Tomorrow night marks the beginning of Passover. I am certain that most of us will be keenly aware that this seder will be the second time we hold our Seders during the Pandemic. Once again many of us are not able to join loved ones in person this year. The year has taken a very heavy toll on us all. During the pandemic, 4 in 10 adults have reported symptoms of depression and/or anxiety, up from one in ten before the pandemic. There has been an increase in the number of people reporting difficulty sleeping, focusing, working, and learning. Consumption of alcohol and other drugs as well as overeating has increased. There has been an overall worsening of chronic medical conditions due to the worry and stress of the coronavirus and the social isolation as a result of it.
Therefore, I was intrigued when I came across “The Mental Health Seder Plate”, an interpretation of the Seder plate put out by the Blue Dove Foundation. The Blue Dove Foundation, based in Atlanta, was created three years ago to help address the problems of mental illness and addiction in the Jewish community and beyond.
For example, the Zeroah, or shankbone on our seder plate, has traditionally represented the “outstretched arm” through which G-d brought us out of Egypt. But it can be a reminder as well that at different times in our lives we are all in need of “an outstretched arm”. We need to remember that it is OK to accept help when it is offered to us. When we are in a better place, we can then extend our own arms to help others.
The egg on our seder plate traditionally represents one of the sacrifices made in the Temple on Passover during ancient times. They highlighted an interesting thing about the egg. The longer it is cooked, the harder it gets! So too, we need not be weakened by the flames of adversity. We too can be resilient. In our struggle to overcome, we can become even stronger.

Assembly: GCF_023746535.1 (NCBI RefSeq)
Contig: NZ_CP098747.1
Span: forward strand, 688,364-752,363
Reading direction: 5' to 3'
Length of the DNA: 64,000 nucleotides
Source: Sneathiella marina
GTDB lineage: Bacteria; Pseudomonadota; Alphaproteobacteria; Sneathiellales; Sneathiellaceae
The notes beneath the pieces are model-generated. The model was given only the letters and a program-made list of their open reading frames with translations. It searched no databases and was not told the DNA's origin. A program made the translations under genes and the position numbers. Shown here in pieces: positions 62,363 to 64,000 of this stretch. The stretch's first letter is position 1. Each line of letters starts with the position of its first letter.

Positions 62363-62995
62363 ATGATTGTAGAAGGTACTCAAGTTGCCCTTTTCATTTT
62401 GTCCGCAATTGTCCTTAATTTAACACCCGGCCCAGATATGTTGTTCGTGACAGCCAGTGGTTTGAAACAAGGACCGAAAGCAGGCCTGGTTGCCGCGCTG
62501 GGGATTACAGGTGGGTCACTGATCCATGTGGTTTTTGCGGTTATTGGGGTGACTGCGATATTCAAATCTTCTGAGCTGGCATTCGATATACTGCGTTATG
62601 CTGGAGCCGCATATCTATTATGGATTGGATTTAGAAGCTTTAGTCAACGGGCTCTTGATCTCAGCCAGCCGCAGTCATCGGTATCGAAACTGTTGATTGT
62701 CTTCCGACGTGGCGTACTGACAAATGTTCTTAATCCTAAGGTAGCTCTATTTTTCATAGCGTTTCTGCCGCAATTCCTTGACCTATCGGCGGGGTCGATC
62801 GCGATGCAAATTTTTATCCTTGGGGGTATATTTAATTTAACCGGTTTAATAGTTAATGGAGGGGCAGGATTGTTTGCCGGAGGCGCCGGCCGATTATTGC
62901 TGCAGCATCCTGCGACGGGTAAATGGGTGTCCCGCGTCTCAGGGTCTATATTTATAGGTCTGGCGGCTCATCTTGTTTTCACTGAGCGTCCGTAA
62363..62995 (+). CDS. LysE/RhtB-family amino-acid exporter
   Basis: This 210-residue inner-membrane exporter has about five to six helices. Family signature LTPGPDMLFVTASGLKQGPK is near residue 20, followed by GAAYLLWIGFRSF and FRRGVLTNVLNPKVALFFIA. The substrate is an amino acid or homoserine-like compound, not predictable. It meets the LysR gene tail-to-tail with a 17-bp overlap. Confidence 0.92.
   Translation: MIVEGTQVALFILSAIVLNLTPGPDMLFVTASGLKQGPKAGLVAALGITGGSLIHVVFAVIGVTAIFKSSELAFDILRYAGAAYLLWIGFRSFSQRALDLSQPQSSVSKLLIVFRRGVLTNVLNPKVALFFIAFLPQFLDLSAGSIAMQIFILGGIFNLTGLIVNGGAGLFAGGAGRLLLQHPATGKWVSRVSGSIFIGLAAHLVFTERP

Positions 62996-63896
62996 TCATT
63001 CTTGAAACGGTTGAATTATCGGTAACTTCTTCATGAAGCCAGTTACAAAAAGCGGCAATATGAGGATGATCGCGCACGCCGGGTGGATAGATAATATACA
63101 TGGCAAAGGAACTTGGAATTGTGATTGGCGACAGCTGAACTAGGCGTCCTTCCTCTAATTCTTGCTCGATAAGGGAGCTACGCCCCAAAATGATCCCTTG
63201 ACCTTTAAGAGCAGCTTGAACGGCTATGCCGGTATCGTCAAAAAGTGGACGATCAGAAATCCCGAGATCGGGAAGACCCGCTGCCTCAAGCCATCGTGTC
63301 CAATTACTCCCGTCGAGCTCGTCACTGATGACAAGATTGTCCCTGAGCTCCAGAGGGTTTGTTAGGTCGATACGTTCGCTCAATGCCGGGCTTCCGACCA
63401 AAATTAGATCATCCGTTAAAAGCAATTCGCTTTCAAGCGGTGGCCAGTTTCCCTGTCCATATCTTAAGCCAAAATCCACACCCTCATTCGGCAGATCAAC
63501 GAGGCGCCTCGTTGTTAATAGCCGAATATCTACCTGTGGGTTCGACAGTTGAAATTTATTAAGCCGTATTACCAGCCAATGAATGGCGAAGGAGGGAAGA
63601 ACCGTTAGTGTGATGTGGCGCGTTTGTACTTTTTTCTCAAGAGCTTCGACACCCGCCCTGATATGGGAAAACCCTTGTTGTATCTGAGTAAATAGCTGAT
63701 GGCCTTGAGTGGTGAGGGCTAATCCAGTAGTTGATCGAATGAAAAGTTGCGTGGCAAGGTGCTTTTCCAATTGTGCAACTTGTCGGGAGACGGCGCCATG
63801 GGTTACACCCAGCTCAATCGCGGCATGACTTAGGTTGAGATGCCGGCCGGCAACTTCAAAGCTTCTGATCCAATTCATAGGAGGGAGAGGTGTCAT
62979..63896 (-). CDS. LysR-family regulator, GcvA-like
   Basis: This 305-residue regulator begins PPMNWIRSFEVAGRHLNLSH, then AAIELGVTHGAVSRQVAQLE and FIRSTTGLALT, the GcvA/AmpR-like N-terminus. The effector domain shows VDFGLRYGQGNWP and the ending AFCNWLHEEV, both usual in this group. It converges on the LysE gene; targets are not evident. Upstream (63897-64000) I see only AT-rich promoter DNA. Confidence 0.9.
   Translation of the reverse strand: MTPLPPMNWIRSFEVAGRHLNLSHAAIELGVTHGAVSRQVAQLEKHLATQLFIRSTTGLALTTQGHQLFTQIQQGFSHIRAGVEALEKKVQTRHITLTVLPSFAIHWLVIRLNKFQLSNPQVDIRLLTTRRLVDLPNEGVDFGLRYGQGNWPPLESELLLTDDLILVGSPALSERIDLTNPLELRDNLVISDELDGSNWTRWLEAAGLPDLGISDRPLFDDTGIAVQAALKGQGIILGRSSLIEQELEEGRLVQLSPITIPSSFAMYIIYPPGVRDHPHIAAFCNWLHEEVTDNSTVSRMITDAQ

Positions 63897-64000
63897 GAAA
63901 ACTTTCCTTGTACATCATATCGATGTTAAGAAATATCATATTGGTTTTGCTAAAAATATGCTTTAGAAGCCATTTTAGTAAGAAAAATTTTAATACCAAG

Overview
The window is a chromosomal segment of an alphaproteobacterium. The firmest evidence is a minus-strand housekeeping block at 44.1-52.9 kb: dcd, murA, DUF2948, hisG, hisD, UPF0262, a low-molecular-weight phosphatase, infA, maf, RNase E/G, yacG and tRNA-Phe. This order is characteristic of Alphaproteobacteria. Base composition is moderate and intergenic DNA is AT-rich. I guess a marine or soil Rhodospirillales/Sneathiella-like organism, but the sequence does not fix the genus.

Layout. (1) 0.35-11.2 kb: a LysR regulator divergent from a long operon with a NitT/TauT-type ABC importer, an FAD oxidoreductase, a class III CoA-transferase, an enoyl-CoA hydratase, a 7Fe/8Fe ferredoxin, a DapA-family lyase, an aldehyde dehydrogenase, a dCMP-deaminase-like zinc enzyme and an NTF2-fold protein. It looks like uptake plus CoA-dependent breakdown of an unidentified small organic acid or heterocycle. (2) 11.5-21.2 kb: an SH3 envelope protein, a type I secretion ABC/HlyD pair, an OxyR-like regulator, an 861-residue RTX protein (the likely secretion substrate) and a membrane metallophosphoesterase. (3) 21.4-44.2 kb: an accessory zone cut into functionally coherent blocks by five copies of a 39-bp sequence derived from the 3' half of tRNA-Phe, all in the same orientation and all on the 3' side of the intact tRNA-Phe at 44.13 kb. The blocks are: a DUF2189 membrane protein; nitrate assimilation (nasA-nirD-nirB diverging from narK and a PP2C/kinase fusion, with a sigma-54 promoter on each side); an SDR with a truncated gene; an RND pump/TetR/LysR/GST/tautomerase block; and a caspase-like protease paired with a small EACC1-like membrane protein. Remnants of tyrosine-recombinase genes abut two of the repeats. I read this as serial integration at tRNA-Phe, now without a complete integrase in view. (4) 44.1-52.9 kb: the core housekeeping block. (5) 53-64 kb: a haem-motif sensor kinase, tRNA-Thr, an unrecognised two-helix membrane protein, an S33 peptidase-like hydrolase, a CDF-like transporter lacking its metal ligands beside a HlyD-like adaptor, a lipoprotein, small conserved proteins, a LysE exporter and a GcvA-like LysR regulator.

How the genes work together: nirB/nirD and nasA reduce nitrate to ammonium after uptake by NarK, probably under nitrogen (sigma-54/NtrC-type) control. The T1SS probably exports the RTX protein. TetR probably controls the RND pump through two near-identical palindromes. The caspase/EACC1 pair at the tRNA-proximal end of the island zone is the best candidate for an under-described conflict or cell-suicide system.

The karpas, or parsley, represents the Spring and birth and growth. However, we dip the parsley in salt water, the symbol of tears. For us, it is a reminder that birth and growth are often accompanied by struggle and pain. Giving birth certainly involves pain – and raising a family involves pain as well. In fact, the traditional term in Yiddish for raising children is “Tsaar Gidul Banim” – literally, “the sorrow of raising children.” In order to experience the joys of parenthood, of seeing our children grow, we must inevitably endure the sorrows as well.
We eat the bitter herbs to remind us of the bitterness of slavery. This teaches us the importance of remembering the bitter times in our lives, as well as the sweet. We should not simply forget our personal struggles. Rather, there is a time and place to look at them directly and remember them. We have much to learn from the hardships and misfortunes in life.
The Charoset, of course, represents the bricks and mortar that our ancestors used when they were slaves in Egypt. It is also sweet to the taste. From a mental health point of view, the Charoset represents the hard work that goes into building a productive life; the sweetness the freedom that we can achieve from that very work. It is a reminder that when we feel hemmed in by our life circumstances we can be active participants in our own lives and work change the things in our life that we do not like.
Despite our society becoming more enlightened and compassionate about mental health issues, there is still much we need to do. We often act as if anxiety, depression, addiction and other reactions to the stresses of life are some kind of peculiar afflictions that can be addressed by toughing it out, straightening ourselves up, putting our mind to it, and hiding it from others. Let our seder plate be a reminder to us that there is no shame in reaching out and getting help. That we can be strong in the broken places. That growth often involves pain, but it can lead us out of the narrow places we find ourselves, out of our own personal Egypt, and into freedom.